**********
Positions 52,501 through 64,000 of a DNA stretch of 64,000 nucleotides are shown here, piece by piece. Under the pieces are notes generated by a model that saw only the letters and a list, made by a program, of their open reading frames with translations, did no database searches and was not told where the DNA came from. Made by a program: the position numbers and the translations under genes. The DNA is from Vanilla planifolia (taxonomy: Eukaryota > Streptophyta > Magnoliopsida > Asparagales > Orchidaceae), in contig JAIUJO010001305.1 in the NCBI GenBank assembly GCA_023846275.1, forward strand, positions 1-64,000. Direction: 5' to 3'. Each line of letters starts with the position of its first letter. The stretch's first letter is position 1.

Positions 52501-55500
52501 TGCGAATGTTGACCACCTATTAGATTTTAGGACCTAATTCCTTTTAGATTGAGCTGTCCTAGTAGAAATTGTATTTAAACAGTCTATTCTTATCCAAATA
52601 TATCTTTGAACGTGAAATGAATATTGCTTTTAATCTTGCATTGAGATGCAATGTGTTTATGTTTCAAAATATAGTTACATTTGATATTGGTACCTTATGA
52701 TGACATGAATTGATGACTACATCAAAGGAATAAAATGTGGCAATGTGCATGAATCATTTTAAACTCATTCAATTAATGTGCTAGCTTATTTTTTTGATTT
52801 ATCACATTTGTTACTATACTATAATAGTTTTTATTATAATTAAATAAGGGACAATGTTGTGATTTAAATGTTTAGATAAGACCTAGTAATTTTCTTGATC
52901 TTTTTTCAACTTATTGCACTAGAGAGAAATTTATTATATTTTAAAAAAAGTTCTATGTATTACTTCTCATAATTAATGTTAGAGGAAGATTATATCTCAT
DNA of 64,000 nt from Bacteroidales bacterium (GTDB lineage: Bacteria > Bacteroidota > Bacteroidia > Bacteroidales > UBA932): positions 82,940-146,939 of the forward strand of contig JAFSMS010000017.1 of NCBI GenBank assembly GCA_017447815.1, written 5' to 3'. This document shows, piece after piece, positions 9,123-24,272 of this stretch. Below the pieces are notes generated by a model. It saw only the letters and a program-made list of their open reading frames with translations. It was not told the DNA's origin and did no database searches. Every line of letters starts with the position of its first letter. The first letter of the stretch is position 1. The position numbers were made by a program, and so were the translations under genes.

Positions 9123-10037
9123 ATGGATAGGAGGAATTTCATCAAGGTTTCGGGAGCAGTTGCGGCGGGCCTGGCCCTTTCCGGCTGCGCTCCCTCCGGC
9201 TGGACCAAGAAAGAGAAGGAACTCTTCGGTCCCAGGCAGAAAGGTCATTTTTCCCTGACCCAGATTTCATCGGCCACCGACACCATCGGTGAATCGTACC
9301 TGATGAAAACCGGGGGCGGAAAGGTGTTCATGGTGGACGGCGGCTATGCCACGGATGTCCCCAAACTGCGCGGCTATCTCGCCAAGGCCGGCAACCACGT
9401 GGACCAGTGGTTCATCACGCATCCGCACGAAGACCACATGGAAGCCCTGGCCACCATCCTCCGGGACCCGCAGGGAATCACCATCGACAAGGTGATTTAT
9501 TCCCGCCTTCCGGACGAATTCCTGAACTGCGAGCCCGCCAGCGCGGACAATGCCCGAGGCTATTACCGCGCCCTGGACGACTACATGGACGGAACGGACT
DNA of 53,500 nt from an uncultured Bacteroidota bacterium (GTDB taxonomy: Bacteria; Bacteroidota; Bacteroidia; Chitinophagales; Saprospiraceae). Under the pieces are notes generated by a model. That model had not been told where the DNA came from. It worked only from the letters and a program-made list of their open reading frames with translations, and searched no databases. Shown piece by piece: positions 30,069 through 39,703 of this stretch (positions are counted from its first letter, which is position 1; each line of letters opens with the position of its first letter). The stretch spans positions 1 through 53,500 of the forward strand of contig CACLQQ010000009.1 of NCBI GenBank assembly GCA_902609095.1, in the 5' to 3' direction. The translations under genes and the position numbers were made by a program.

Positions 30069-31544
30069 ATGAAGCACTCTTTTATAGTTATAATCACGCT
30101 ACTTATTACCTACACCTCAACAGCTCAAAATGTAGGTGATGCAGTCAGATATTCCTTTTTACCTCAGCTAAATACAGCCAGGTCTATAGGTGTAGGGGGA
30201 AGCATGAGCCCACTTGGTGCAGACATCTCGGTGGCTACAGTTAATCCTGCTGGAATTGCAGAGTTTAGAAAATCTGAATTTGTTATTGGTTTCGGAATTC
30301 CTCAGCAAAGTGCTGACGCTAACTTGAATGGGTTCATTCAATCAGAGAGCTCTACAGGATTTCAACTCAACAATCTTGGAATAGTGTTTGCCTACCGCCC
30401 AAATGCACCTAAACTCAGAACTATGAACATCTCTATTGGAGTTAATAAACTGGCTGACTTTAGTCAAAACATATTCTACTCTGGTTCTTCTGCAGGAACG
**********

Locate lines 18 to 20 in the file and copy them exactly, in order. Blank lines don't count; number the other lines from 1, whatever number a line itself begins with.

30101 ACTTATTACCTACACCTCAACAGCTCAAAATGTAGGTGATGCAGTCAGATATTCCTTTTTACCTCAGCTAAATACAGCCAGGTCTATAGGTGTAGGGGGA
30201 AGCATGAGCCCACTTGGTGCAGACATCTCGGTGGCTACAGTTAATCCTGCTGGAATTGCAGAGTTTAGAAAATCTGAATTTGTTATTGGTTTCGGAATTC
30301 CTCAGCAAAGTGCTGACGCTAACTTGAATGGGTTCATTCAATCAGAGAGCTCTACAGGATTTCAACTCAACAATCTTGGAATAGTGTTTGCCTACCGCCC